As chief strategy officer of Bomgar, Nathan McNeill is responsible for aligning product strategy with the needs of more than 6,500 Bomgar customers. Nathan functions as a product evangelist, and speaks frequently at technology conferences, industry events, and customer and press engagements. He also helps establish and maintain technology partnerships and is instrumental in expanding Bomgar’s customer base. McNeill joined Bomgar as a co-founder in 2003, while attending Belhaven College, where he graduated with a bachelor’s degree in philosophy.
Bomgar provides remote support solutions for easily and securely supporting computing systems and mobile devices. The company’s appliance-based products help organizations improve tech support efficiency and performance by enabling them to securely support nearly any device or system, anywhere in the world — including Windows, Mac, Linux, iOS, Android, BlackBerry and more.
MO: I’d love to hear how you became the chief strategy officer of a software company with a bachelor’s degree in philosophy.
Nathan: I knew a guy. Joel and I were friends all the way through college and used to study together for many of our classes. A couple of months into starting Bomgar, Joel realized he needed someone who could repeat a few technical phrases for sales calls and work for peanuts. I wasn’t at the top of that list, but Patrick Norman (who joined us a couple of months later) refused initially and I sneaked in. Of course, once you get involved in a startup, you fill a lot of different roles along with what you were hired to do, and I’ve gotten to do pretty much everything at Bomgar except the really important stuff (programming and accounting), because they were afraid I’d mess them up. In actuality, though, I think that many more liberal arts majors should get involved in business and technology. Businesses are filled with left-brained, analytical sorts and they need balance. It helps to be able to take a more philosophical approach to business strategy. Philosophy is about concepts (sometimes very abstract concepts) that people have tried to build the world around. Or vice versa, sometimes people have started with the world and tried to build the concept based on what they see. No matter which direction you take, it’s not too different than what occurs in business. Sometimes you assemble the facts and try to build a cohesive concept from empirical evidence, and sometimes you start with an idea and try and see if you can shape the market to meet that idea.
MO: What kind of products or services does Bomgar offer and who is your target audience?
Nathan: Bomgar offers a remote support appliance that we sell to technology support centers; both internal service desk and external customer tech support organizations. We generally sell to larger companies, but have customers of all sizes. Our customers tend to have a very heterogeneous technology landscape—meaning they support lots of different types of systems and devices—and are typically very security conscious. Our appliance-based model means that when you remotely access an end-user’s screen and walk them through a problem, the data never passes through a third party. Everything is securely routed and auditable through the appliance, which is inside our customer’s firewall.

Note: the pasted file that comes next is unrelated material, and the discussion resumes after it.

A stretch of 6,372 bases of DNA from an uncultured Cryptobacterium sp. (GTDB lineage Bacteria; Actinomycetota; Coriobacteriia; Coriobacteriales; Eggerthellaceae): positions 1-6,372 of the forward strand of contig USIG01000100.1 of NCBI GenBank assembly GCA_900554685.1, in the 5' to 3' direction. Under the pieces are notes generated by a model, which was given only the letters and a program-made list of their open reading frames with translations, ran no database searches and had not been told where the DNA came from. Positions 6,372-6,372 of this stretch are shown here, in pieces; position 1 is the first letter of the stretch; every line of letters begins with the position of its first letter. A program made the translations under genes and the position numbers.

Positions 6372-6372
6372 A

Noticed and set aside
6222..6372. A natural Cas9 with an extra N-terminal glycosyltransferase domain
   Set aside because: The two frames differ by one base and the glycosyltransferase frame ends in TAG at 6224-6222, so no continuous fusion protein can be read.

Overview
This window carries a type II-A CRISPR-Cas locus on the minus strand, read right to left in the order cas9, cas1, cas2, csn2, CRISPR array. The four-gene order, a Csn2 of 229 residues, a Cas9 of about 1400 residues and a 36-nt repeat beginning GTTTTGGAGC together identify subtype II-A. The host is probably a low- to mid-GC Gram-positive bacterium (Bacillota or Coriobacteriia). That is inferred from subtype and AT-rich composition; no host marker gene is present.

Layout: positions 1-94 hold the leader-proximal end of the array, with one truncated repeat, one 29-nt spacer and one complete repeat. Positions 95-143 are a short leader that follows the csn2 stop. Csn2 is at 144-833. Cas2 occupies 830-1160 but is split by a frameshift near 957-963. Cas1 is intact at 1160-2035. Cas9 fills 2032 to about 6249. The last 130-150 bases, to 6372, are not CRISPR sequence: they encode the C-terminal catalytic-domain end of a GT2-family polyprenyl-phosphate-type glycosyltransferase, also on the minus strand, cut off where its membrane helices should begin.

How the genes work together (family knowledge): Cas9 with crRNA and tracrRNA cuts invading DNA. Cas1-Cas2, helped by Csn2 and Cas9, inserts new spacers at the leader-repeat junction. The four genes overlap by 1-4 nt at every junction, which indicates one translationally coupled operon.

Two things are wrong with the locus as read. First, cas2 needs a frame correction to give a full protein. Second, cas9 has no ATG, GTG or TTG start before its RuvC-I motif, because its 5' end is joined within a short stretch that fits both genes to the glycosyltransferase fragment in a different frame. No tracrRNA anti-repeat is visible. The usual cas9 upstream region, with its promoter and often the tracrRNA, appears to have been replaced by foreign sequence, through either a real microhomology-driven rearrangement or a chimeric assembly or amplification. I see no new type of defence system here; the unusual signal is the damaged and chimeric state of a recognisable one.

MO: How have you been quickly adjusting and leading the way in remote support for mobile devices? Have you had to pivot your business model to do this?
Nathan: The developments in mobile devices over the last ten years have been truly stunning. I feel really blessed to have begun my career right as the internet was hitting its stride and virtualization and mobility were combining efforts to redraw the technology’s boundaries. In some ways, everything is completely different. When we started in 2003, the cutting edge was the Palm Treo 600. No one would have thought to remotely support it. For one, only a few Uber-geeks had it and second, all they could really do with it was look at their calendar and send email. Now, it’s getting harder and harder to figure out whether a smartphone is a small computer or a computer is a large smartphone. The first mobile devices didn’t even register on tech support’s radar but the new ones, especially tablets, are forcing support to expand their skillset by double or even triple.
Keeping up with this shift has meant a lot of work on our product to ensure that it’s compatible with all the latest technology. We haven’t had to do an about face, because the process of providing support hasn’t changed as much as what is supported, but if you look at our code base, our product from only a few years back would be next to useless. You don’t often think about support technologies being on the cutting edge, but in the case of our product, if we aren’t on the cutting edge then our customers are on the bleeding edge.
MO: I love that you mentioned winning a major account from a competitor in 2009 after losing the initial bid to the same competitor in 2004 when you were just getting started, as a major company accomplishment. How do you think that Bomgar has evolved and improved since first launching?